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dimensions of transformational leadership conceptually distinguish it from the research on task and relational-oriented leader behaviors. Passive Leadership. In addition to task, relational and change-oriented leader behaviors, many leader behavior taxonomies also include reference to leader inaction or passive leadership. For example, as part of the transactional model of leader behaviors, MBEP refers to how leaders only engage their followers when task-related problems or challenges emerge (Bass, 1990). When a problem does not exist or is not apparent to the leader, the leader does not actively engage. Similarly, a common dimension of leader behaviors is laissez-faire, which describes the absence of leader behaviors (Avolio, Bass, & Jung, 1999). Relative Validity of Leader Behaviors. These models of leader behavior, IS-C and T-T, have developed and evolved largely independent of each other. However, given the conceptual similarities between these models, there is reason to question the independence of their effects and their relative validity as predictors of leadership effectiveness. Similar to our discussion of leader traits, we expect that task-oriented leader behaviors will ensure that followers have specific goals, an established group structure with clear roles, and transparent metrics upon which to compare their performance. As a result, task-oriented leader behaviors should promote greater task productivity in follower or group performance. We also expect change-oriented leader behaviors to be important predictors of task performance. By establishing a vision for the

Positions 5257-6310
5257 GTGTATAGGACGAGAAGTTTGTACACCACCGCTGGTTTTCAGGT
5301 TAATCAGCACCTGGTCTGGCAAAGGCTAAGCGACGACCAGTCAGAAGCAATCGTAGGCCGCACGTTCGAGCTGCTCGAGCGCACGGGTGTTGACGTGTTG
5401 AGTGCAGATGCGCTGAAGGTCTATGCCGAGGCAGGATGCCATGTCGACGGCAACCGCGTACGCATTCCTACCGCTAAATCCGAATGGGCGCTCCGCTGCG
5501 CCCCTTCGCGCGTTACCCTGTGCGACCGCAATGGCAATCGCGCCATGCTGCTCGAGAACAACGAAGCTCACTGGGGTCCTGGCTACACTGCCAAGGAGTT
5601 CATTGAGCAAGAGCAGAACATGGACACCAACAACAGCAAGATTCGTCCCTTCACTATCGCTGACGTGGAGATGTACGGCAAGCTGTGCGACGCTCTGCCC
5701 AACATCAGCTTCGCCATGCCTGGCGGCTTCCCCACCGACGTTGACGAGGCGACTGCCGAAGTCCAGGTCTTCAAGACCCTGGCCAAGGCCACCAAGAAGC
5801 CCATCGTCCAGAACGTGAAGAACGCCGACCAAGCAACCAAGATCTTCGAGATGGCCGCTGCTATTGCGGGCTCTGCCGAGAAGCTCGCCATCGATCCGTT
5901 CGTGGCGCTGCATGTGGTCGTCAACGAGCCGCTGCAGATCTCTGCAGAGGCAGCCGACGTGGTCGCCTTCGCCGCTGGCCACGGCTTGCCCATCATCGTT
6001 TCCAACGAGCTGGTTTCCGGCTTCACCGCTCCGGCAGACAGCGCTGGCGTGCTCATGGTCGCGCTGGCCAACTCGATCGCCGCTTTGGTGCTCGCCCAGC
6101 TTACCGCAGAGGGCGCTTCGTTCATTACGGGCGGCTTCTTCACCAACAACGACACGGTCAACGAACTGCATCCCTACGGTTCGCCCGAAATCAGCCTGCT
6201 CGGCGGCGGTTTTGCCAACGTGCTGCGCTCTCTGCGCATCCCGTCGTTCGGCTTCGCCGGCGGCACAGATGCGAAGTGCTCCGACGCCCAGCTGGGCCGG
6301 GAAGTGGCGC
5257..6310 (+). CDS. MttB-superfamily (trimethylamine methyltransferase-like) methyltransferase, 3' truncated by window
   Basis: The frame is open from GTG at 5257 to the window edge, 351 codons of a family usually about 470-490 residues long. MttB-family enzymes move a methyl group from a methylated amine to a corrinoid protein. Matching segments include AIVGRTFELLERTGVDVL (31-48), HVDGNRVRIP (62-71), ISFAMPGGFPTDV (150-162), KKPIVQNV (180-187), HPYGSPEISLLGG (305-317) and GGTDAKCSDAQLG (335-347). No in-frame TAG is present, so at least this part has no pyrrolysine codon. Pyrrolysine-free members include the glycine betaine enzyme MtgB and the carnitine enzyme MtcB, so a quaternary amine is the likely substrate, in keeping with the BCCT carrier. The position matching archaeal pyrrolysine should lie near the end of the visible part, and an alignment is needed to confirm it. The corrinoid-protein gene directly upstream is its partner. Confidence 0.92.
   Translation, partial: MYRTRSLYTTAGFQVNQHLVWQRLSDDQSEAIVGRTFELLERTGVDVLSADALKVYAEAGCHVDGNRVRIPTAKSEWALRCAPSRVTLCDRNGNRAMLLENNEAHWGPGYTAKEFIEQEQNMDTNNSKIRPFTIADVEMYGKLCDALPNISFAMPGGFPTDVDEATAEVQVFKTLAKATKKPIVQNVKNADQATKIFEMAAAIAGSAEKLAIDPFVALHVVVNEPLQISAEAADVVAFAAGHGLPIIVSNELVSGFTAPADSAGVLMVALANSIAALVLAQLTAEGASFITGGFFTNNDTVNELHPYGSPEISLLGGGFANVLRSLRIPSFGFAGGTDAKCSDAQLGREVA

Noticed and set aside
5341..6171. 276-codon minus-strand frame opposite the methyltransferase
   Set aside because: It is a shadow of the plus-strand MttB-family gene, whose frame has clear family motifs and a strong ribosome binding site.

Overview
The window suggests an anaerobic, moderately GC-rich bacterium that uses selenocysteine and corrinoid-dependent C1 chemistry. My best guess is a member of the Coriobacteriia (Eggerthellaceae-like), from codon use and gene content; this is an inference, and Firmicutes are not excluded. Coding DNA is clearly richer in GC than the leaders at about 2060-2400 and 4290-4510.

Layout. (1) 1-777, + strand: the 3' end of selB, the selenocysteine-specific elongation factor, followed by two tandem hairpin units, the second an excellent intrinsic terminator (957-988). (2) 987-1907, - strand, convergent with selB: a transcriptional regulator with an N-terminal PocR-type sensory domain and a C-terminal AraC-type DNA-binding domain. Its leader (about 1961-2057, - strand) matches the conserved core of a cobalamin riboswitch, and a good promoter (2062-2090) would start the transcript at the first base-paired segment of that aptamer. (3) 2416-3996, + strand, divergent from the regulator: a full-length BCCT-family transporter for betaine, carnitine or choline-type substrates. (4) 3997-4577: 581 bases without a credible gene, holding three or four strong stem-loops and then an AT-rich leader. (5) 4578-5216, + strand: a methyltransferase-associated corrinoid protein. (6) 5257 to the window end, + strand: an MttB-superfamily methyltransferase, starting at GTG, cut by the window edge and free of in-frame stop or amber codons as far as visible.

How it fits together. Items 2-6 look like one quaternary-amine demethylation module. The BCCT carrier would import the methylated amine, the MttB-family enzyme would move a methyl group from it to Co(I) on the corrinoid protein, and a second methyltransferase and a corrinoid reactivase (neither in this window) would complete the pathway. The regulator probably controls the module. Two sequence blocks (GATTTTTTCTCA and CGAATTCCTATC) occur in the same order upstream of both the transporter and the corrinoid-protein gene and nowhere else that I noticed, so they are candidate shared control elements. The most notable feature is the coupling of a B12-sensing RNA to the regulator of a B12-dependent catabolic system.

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future and challenging followers to not settle for the status quo, change-oriented leader behaviors should facilitate improvements in task productivity. Thus, to the degree that the content of leadership effectiveness criteria focuses on task execution and performance, we expect taskoriented and change-oriented leader behaviors will be important. Hypothesis 4: Task-oriented and change-oriented leader behaviors will exhibit a stronger, positive relationship with task performance dimensions of leadership effectiveness than relational-oriented or passive leader behaviors. In contrast, leaders who engage in relational-oriented behaviors are empathetic and skilled at sensing the needs of their followers; likewise, these leaders show concern for others and appeal to followers emotions. These leader behaviors should invoke a strong interpersonal connection with followers and ultimately higher levels of follower satisfaction. Likewise, change-oriented behaviors can also enhance the attitudes and satisfaction of followers. Prior research shows that individuals who feel that they are growing, developing, and making improvements over time feel more satisfied at work (Hackman & Oldham, 1980). We expect that change-oriented leader behaviors will enhance these feelings of growth and development. Thus, to the degree that leadership effectiveness criteria focus on affective and relational elements, we expect relational-oriented and change-oriented leader behaviors to be important. Hypothesis 5: Relational-oriented and change-oriented leader behaviors will exhibit a stronger, positive relationship with affective and relational dimensions of leadership effectiveness than task-oriented or passive leader behaviors. As noted above, global assessments of leadership effectiveness reflect a leaders ability to facilitate task performance as well as manage relationships and interpersonal concerns within the group. Therefore, task-oriented, relational-oriented, and change-oriented leader behaviors should be important predictors of overall leader effectiveness. Hypothesis 6: Task, relational, and change-oriented leader behaviors will be positively related to overall leader effectiveness, and more so than passive leader behaviors.